Faculty Spotlight, Dr. Titilola Balogun, Public Health Program
Dr. Titilola Balogun, MBBS, MPH, DrPH, is the Assistant Director of Public Health Practice for the Graduate Programs in Public Health in the College of Graduate and Professional Studies here at the University of New England. In this post, Dr. Balogun talks about her role in the program, how she supports our students, and what skills she feels are most important for a public health career.
Can you tell me a little about your background and what drew you to UNE Online?
I started my career as a medical doctor, practicing clinical medicine. While I was working in a hospital in Nigeria, I began to notice a trend in my patients, who were primarily children. I would treat the children, they would get well, go back home, and then come back a few months later with exactly the same ailments that they were admitted for the first time.
I began to realize that the problem had more to do with the community as a whole, not just isolated incidents with the child themselves. I began to think about what bigger picture things I could do to create interventions within the community.
Realizing that I could effect change on a larger scale through a public health intervention was what drew me to public health.
I chose to go to school in Houston, Texas to learn about public health. While I was there, I earned two degrees, first my MPH and then I went on to earn my DrPH. While I was in Houston, I happened to work with a practicum office at the University of Texas, Texas School of Public Health in Houston. That was my first exposure to coordinating practicums. I worked with students on six different campuses across the State of Texas, helping them coordinate their practicum placements and practical coursework. When I saw the opening for a Practicum Coordinator here at UNE Online, I felt that the opportunity aligned perfectly with my interests and career goals – so here I am!
What is your role in the Graduate Programs in Public Health at UNE Online?
Primarily, my role at UNE Online is to organize and facilitate the planning component of the practice experience (also known as the APE/Applied Practice Experience or the Practicum) in a student’s curriculum.
The practice experience is a requirement for graduation, so my role is multiple. First, I support the students by giving them guidance and creating a curriculum that aligns with the requirements of CEPH, the accrediting body for the public health program. Second, I support the preceptors in the field as they work with our students, and three, to provide feedback to UNE Online’s Graduate Programs in Public Health on how we can improve the entire practicum planning process.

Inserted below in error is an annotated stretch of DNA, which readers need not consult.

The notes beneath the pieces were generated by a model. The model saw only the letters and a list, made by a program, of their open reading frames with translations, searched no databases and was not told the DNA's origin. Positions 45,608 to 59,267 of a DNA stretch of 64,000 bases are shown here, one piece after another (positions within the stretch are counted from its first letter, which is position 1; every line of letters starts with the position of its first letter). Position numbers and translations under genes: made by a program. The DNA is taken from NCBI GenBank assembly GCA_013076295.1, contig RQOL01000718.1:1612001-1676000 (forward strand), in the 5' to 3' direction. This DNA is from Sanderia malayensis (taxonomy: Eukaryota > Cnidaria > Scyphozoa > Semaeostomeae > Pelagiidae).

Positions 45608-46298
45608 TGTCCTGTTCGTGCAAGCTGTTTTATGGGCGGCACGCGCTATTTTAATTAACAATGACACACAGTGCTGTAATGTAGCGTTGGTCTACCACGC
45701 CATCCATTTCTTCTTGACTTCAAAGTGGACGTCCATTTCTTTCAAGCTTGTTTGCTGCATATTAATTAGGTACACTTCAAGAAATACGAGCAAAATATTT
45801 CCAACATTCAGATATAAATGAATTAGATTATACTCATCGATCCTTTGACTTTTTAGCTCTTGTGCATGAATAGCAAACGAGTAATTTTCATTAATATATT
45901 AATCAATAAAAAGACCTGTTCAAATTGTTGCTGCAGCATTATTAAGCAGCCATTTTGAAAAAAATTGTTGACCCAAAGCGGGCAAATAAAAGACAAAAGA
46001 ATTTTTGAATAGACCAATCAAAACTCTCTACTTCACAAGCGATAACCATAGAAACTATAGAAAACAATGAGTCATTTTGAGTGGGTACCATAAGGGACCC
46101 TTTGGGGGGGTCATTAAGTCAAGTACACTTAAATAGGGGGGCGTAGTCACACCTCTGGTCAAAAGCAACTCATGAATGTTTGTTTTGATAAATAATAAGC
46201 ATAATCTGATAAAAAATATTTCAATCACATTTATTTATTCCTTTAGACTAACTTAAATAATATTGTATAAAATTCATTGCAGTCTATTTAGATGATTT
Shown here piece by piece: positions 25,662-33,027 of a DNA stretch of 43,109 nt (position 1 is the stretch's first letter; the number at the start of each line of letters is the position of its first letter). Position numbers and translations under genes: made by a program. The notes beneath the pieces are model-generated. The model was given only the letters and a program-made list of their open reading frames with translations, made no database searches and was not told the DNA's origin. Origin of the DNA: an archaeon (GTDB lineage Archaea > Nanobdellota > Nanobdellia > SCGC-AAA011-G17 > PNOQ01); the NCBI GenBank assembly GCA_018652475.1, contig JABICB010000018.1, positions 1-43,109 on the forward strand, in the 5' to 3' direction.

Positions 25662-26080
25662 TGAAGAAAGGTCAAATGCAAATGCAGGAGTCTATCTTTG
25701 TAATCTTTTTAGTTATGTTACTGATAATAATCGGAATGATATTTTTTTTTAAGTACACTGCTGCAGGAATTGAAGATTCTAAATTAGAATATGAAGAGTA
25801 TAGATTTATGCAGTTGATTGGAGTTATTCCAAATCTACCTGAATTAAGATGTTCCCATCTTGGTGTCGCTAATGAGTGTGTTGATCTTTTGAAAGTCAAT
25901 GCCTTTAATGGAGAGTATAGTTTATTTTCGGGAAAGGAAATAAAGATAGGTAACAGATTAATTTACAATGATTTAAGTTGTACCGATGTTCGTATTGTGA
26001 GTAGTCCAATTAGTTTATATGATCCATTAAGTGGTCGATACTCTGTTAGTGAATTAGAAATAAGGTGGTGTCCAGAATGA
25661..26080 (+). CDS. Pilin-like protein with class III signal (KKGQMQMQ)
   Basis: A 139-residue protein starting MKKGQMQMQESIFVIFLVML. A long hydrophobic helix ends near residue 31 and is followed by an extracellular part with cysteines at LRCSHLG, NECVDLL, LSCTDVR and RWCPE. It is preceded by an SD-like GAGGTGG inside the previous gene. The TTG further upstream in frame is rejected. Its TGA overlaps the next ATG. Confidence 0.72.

How do you support students?
I provide students with guidance on what qualifies as a good practice experience site. I also give them guidance on how to select projects that will help them meet the requirements for either the Practicum or the Applied Practice Experience. If there is any legal affiliation between UNE and the site, I facilitate that relationship by working with the University of New England contract administrators to ensure that the proper legal processes are in place before a student starts their work. In addition, I also teach the Applied Practice Experience course, as well as some selected elective courses.
In your teaching, how do you foster a sense of community among your online students?
Any student that has taken any of my classes will tell you that I am very active in the discussion boards. Each week, students are required to post an initial discussion post and then an in-depth response to a co-learner’s discussion post. Once they have the chance to do that, I jump in and keep the discussion moving. I find that it makes the class more engaging, so I make sure that I am there and present in the discussion board, active with the students. I really enjoy seeing how the discussion is going, giving my two cents, and just making the experience come alive. I also provide prompt responses to their emails, which I believe makes students feel heard.
How do you feel that you prepare your students for life after graduation?